I love presenting on a stage. I love to engage with people, have an audience in front of me. So you think that presenting virtually would be no big deal. Actually, it is a big deal.
One of the things I miss the most is the engagement with the audience. The feeling you talk to only yourself. I was not too fond of it, but I tried to change it this year.
If you want to start speaking, this year is also a great opportunity. There are so many conferences going on virtually, and every event is looking for new and unique content. New and unique content is essential. In the past, when we could travel from one conference to another. It was easier to redo a session and be sure that no one else had already seen it. Your session’s retakes were a great way to tweak them with the online conferences and recordings that are sometimes shared. It sometimes feels you only got one shot. Of course, that is not true. You can keep tweaking and adapting your session, but the chances are bigger. More people have seen your session already.
Besides speaking, I also took the opportunity to attend a couple of these virtual conferences. This year was a great time for me to step out of my comfort zone and participate in events from other products/vendors/platforms. One event I liked was the one from Next.js: https://nextjs.org/conf.
Based on both speaking and attending virtual events. I created my five tips for you to consider when presenting virtually.
1. Please stand up
Let us start with the most important one for me. Try to present while standing in front of your camera. I know not everyone has a standing desk, but standing gives you a more natural feeling and is more engaging for your audience.
For yourself, while standing, you can move freely, but try to stay within the boundaries of your webcam. More importantly, you can use hand gestures.
For your attendees, having that bit of engagement from the speaker is so important. As attendees, we already have to look for a long time at just our screen. Suppose you would present while sitting. We would only see your face and shoulders, and we would only see your mouth moving. Less movement on your screen means that it is harder to keep their attention.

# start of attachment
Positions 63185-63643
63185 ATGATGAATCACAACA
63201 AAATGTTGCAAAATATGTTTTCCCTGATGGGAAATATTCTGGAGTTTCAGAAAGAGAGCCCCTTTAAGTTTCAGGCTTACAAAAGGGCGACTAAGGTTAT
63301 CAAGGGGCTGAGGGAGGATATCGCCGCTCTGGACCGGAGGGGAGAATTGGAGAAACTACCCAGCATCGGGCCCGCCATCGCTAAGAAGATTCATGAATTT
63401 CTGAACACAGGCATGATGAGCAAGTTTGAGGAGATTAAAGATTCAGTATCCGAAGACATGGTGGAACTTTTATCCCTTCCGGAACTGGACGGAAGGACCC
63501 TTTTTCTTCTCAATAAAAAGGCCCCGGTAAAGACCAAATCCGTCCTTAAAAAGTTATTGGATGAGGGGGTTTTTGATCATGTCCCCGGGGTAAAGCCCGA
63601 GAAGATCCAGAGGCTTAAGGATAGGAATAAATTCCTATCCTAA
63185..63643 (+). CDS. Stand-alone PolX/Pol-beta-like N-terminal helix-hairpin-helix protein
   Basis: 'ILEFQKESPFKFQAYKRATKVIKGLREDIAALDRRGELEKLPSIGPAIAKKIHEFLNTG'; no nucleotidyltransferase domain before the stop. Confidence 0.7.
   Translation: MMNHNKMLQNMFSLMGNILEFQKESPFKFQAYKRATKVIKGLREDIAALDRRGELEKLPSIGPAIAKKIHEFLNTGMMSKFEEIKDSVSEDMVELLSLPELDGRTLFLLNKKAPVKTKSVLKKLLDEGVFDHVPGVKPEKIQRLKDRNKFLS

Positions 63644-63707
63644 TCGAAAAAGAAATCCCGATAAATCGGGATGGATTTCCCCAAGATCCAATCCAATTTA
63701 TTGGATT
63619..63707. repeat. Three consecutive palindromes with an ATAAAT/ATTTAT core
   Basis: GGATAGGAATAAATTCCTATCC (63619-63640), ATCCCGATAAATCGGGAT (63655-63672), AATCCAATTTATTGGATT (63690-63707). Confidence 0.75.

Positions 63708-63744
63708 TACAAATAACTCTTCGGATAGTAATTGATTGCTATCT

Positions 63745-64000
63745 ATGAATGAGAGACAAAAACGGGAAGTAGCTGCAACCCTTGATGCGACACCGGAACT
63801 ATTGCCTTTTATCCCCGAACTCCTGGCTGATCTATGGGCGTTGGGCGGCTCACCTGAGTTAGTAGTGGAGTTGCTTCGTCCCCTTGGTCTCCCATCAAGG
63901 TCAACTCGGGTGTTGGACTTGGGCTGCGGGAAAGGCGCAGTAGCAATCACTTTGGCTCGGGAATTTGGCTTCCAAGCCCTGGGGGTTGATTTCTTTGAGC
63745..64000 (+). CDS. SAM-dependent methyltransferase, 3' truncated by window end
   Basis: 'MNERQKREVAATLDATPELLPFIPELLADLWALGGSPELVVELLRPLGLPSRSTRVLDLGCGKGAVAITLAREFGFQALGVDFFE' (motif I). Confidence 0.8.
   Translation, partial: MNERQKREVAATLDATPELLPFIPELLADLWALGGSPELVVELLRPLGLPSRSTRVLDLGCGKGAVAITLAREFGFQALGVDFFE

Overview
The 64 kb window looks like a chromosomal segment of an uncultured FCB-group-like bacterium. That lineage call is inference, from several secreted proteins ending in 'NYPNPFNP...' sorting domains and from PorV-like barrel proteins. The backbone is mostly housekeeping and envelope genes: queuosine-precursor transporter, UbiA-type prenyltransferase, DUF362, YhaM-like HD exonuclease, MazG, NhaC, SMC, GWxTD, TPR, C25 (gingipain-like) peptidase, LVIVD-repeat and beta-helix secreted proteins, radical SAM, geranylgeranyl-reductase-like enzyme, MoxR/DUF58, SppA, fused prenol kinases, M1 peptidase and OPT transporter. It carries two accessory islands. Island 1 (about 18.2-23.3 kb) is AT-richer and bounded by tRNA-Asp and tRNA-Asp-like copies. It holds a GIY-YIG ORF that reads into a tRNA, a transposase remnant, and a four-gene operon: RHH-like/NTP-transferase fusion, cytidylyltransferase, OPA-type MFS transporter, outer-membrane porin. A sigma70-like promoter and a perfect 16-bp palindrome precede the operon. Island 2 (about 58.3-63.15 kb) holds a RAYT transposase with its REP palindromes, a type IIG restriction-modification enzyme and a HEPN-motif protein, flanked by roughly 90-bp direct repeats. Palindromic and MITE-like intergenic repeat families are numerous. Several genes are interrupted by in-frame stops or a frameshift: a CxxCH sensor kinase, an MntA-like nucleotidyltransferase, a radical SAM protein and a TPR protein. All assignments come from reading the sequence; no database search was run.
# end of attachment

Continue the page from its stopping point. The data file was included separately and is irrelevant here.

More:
2. Please do not use a Bluetooth microphone
Can you hear me? Sorry, your voice is cracking. You sound like a robot.
Those are probably things you heard or said before, at least I have. When you want to go into this online presentation scene, please consider investing in a good microphone.
Info I am using the Elgato Wave:3
In a couple of conferences, I had a couple of speakers using a Bluetooth microphone. In many cases, it might not be an issue, but there is a lot of interference from time to time, and your voice is not clear anymore. Although it is probably not your fault, attendees might still get a bit frustrated from it.
When presenting in real life, you can hear yourself. You know when something goes wrong with the sound. Online you do not have this luxury. Sometimes you have a moderator, and they can make you aware of it, but you might not have an easy way to fix it.
I love to use a standalone microphone connected via USB. Not only because it assures you that it keeps the connection, but it also allows you to walk around, and you do not have to wear a headset while presenting.
3. Try to look into your camera
Looking into your camera is not an easy one. A trick I use when I have to present is to have my presentation above my webcam (you can see this in my setup: https://www.eliostruyf.com/uses).
It is essential to have your webcam in the middle of the screen you use to present. During demos, you are forgiven for not looking into your camera as you need to focus on what you want to show. Also, your audience will have more focus on what you are delivering to them at that moment.
Info A good webcam is never a bad thing. Webcams are good, but there are other devices these days you could use for better quality. You could use a mirrorless camera or even a GoPro.
4. Invest in good lighting
The dark days are here again in Europe, which means that your room/office might get dark very quickly. Good lighting is critical. You do not want to present in the dark. Although it might feel to you that you are in a bright room, what the attendee would experience is something else. Most of the time, the video is darker.
I went for two Elgato Key Lights. Two because of some research I did for people wearing glasses. I first wanted to have a ring light. Luckily, when I was about to purchase it, I saw a review that mentioned: “DO NOT BUY IF YOU WEAR GLASSES”. So that triggered me to do more research. When wearing glasses, you want the light not to come from in front of you but from the sides. That way, you do not have a light reflection on your glasses.
Info Another tip is to point the lights towards the wall instead of your face. This will help to have less glare and reflection. If you in a darker room, or during late evening talks, you might want to point them towards your face.
5. Just do what you love to do
If you are going to look for tips, you will probably find 100 more of them, but what is important to me is that you can just be yourself. That you just show what you love to do. By doing so, it feels real. You create a real connection to your audience, although it is virtual, and you will just enjoy what you are doing.
Have a great time attending and presenting